Photo Credit: UFS/Charles Schulz/Courtesy The Neal Peters Collection
If you watch the Emmy- and Peabody-winning A Charlie Brown Christmas and compare it to other network Christmas specials, you'll see a clear one-of-these-things-is-not-like-the-other situation.
It comes at the point when Linus, spotlighted on a stage, solemnly tells the story of Jesus Christ (specifically, the second chapter of the King James version of the Gospel of Luke, verses 8 through 14).
Linus doesn’t mention Santa, elves, trees, reindeer, chestnuts, or tiny tots with their eyes all aglow. He just spells out the whole biblical story, chapter and verse. In so doing, he convinces the gang to see past the holiday’s commercialization and modernization, as well as Charlie Brown’s meager and derided tree.
As a Jew -- even one who loves Christmastime -- I had some trouble putting A Charlie Brown Christmas in its proper context back in the day. After all, there’s no A Charlie Brown Hanukkah (or A Charlie Brown Bar-Mitzvah for that matter, with Snoopy as the cheesy reception DJ). And Linus’ recital does come very close to a 700 Club moment.
But this Charlie Brown episode is not about the holiday season in general; it’s about Christmas in particular. And Christmas is, at its core, a celebration of Jesus Christ’s birth, just as Martin Luther King, Jr. Day is a celebration of MLK’s birthday. They're not just excuses to hold blowout sales on kitchen appliances.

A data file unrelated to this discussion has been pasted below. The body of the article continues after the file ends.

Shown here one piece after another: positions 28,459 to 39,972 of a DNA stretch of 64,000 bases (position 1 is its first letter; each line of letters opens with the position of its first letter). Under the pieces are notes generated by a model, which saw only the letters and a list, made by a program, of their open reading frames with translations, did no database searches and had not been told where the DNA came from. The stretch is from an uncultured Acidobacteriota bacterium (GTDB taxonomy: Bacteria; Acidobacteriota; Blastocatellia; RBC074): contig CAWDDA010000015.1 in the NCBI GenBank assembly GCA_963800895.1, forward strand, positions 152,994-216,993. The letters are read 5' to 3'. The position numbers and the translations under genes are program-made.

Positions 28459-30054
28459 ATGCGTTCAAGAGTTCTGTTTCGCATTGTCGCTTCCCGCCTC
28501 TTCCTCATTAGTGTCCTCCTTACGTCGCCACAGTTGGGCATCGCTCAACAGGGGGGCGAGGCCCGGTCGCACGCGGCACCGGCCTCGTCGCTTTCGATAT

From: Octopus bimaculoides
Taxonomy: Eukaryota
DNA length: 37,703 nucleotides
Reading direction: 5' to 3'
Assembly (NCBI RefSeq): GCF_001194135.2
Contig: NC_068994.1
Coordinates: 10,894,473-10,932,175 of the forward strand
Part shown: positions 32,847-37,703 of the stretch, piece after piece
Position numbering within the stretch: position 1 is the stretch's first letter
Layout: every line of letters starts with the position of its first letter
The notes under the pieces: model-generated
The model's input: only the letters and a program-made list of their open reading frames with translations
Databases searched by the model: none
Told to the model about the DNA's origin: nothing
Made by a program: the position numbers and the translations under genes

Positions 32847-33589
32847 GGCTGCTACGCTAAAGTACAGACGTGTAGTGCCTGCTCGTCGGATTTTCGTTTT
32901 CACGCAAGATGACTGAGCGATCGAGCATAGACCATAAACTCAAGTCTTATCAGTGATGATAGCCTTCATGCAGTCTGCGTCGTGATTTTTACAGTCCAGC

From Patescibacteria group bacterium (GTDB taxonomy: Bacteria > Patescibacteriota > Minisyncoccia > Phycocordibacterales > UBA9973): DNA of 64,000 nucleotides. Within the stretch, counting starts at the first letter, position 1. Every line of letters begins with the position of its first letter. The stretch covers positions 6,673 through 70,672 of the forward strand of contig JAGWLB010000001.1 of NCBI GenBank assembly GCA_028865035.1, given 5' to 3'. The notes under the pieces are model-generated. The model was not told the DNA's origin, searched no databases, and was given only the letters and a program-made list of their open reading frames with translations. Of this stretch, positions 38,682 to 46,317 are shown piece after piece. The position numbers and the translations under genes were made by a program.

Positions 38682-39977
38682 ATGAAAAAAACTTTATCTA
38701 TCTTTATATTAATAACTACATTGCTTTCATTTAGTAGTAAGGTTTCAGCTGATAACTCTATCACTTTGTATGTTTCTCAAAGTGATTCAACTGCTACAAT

For me, this makes A Charlie Brown Christmas not only appropriate, but a model for how kid shows can address and de-radioactivate religion in their Christmas specials. Linus teaches, not preaches. His story is told in the context of heritage and history, not revelation. In my view, he is presenting, not proselytizing.
The lines between avoiding, observing and promoting religion in kids media is crucially important and I like to think Charles Schulz -- a former Lutheran who later became a secular humanist -- knew exactly where to draw them.
Of course, it’s lucky there are no Jewish, Muslim, or atheist kids in Charlie Brown’s class. Those kids would feel as awkward and out of place in Peanuts Country as if they had proportionally-sized legs. But holiday shows don’t have to be politically correct, just respectful. This is a classic secular show about Christian kids learning to observe Christmas authentically. I can live with that.
As Linus says simply, "That’s what Christmas is all about, Charlie Brown." And who can argue with that?